Free education advocates might point to state subsidization for primary and secondary school. The state is obligated, most would agree, to not only provide an education for children but to compel parents to send their children to school. It is not in the interests of the rights of the child per se, but in the interests of the adult he/she will become. In order for adults to exercise their autonomy and make appropriate choices, it is important that they be endowed with a minimal level of education so that they may function in a modern economy and participate in a liberal democracy.

But this cannot be true of higher education, because not only can we not compel adults to go, but that the function of lower levels of education is more basic, than the often career oriented aspects of post-secondary education. If one could credibly argue, in a country where upwards of 40 per cent of the 18-24 cohort goes to university, that students are not being suitably prepared to function in society the focus should be on primary and secondary education. To argue that higher education is an entitlement is only marginally different than arguing if I want to be a doctor than I have the right to be.

Call me an elitist but a higher education is not a right, and nor should it be.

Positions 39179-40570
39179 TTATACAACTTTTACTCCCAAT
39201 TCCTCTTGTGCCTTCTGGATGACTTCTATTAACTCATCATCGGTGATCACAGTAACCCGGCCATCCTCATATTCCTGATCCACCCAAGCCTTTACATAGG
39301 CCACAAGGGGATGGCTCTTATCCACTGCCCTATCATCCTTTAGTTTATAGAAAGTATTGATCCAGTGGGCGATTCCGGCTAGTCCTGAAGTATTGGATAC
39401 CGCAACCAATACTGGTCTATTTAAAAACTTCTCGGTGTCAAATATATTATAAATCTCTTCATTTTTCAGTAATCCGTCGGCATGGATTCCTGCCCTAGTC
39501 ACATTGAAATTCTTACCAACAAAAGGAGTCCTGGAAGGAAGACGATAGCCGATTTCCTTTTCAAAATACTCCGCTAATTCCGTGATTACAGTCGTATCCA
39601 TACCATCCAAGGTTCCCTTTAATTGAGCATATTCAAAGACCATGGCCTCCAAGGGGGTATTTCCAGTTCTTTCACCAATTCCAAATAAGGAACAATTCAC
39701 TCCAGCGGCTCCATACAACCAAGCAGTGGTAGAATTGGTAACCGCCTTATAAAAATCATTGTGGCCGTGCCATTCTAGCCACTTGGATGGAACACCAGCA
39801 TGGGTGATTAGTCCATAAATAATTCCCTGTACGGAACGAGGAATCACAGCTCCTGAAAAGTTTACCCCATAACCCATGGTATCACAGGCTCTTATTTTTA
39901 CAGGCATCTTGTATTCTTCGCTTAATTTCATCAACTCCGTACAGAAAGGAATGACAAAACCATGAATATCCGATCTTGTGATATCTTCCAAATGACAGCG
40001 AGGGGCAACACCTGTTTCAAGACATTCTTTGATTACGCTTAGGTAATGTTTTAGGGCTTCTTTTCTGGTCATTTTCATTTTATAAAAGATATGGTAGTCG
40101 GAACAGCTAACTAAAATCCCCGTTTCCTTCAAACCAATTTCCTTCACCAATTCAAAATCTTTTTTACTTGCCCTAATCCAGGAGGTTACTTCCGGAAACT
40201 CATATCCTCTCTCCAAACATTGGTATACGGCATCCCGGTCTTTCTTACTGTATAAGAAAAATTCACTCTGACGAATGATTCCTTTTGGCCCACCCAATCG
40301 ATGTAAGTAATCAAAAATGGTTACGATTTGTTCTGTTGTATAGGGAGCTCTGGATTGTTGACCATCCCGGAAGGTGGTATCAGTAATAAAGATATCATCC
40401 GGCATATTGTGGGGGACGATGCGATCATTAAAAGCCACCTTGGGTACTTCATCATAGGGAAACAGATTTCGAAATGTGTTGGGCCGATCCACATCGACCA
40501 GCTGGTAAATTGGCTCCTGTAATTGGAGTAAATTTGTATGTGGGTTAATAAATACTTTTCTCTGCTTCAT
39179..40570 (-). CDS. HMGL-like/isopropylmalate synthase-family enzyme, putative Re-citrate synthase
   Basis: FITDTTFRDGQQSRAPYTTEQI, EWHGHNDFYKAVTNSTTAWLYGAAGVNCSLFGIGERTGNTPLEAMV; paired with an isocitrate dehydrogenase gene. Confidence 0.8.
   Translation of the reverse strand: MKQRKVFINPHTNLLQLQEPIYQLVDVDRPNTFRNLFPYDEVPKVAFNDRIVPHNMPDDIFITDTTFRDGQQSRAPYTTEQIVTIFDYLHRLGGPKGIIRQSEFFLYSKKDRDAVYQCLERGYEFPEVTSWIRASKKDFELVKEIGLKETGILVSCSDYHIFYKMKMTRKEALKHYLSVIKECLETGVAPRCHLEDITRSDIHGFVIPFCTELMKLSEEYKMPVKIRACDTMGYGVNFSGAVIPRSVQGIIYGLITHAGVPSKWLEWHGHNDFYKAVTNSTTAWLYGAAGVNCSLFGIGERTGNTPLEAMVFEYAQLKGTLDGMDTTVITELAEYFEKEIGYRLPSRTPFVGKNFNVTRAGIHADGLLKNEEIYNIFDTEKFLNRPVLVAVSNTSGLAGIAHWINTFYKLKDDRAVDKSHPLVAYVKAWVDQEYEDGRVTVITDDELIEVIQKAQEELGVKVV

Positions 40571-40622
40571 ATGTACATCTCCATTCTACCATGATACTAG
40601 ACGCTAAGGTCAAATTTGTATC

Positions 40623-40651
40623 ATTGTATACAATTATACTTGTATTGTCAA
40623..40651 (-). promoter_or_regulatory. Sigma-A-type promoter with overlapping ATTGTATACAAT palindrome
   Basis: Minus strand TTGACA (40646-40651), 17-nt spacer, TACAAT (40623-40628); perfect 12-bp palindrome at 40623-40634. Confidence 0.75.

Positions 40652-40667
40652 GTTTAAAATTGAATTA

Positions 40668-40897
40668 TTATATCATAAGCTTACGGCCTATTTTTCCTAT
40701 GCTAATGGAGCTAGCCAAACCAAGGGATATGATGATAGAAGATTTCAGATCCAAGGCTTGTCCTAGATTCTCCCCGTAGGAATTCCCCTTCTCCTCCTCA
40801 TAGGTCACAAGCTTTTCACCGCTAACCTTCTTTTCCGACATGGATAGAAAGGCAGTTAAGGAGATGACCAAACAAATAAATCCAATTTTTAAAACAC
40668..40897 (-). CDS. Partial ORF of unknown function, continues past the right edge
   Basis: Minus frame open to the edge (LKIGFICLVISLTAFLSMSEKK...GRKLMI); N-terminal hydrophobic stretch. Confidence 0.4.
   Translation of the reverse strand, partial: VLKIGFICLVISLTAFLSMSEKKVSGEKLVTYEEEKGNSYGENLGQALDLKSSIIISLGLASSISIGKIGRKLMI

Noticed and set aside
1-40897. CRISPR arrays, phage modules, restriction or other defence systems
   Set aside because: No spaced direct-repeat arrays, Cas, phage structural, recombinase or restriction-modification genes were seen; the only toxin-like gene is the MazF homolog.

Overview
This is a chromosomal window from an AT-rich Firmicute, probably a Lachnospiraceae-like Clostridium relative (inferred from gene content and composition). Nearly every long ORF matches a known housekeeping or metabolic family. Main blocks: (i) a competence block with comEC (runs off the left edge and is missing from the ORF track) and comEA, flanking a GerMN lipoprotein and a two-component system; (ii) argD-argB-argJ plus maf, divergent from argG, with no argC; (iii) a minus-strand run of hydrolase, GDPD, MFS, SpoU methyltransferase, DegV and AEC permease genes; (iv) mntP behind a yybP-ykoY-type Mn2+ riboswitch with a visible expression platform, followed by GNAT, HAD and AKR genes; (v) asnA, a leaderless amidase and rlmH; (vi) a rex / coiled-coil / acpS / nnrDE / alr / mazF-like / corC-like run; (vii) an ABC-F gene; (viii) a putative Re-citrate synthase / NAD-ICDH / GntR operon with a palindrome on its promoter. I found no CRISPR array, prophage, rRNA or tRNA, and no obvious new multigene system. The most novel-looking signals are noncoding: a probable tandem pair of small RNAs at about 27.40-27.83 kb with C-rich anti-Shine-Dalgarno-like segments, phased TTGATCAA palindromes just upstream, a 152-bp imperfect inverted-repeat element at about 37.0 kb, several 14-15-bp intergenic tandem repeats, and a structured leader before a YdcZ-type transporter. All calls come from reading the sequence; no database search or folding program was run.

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What right to an education?

  1. I believe the right to education comes right out of the international declaration of human rights, actually. The declaration holds that primary education is mandatory, fundamental education should be free, and higher education should be accessible to all with the only restriction being merit.

    “Article 26.

    (1) Everyone has the right to education. Education shall be free, at least in the elementary and fundamental stages. Elementary education shall be compulsory. Technical and professional education shall be made generally available and higher education shall be equally accessible to all on the basis of merit.

    (2) Education shall be directed to the full development of the human personality and to the strengthening of respect for human rights and fundamental freedoms. It shall promote understanding, tolerance and friendship among all nations, racial or religious groups, and shall further the activities of the United Nations for the maintenance of peace.

    (3) Parents have a prior right to choose the kind of education that shall be given to their children.”

    I doubt the CFS means to rule out merit or ability by suggesting students should have the “choice” whether to pursue engineering vs. teaching certification. After all, women were once restricted as to what course to take (home economics, please, ladies!), regardless of merit. I think the CFS declaration can be taken in the spirit of suggesting such discriminatory practices are wrong.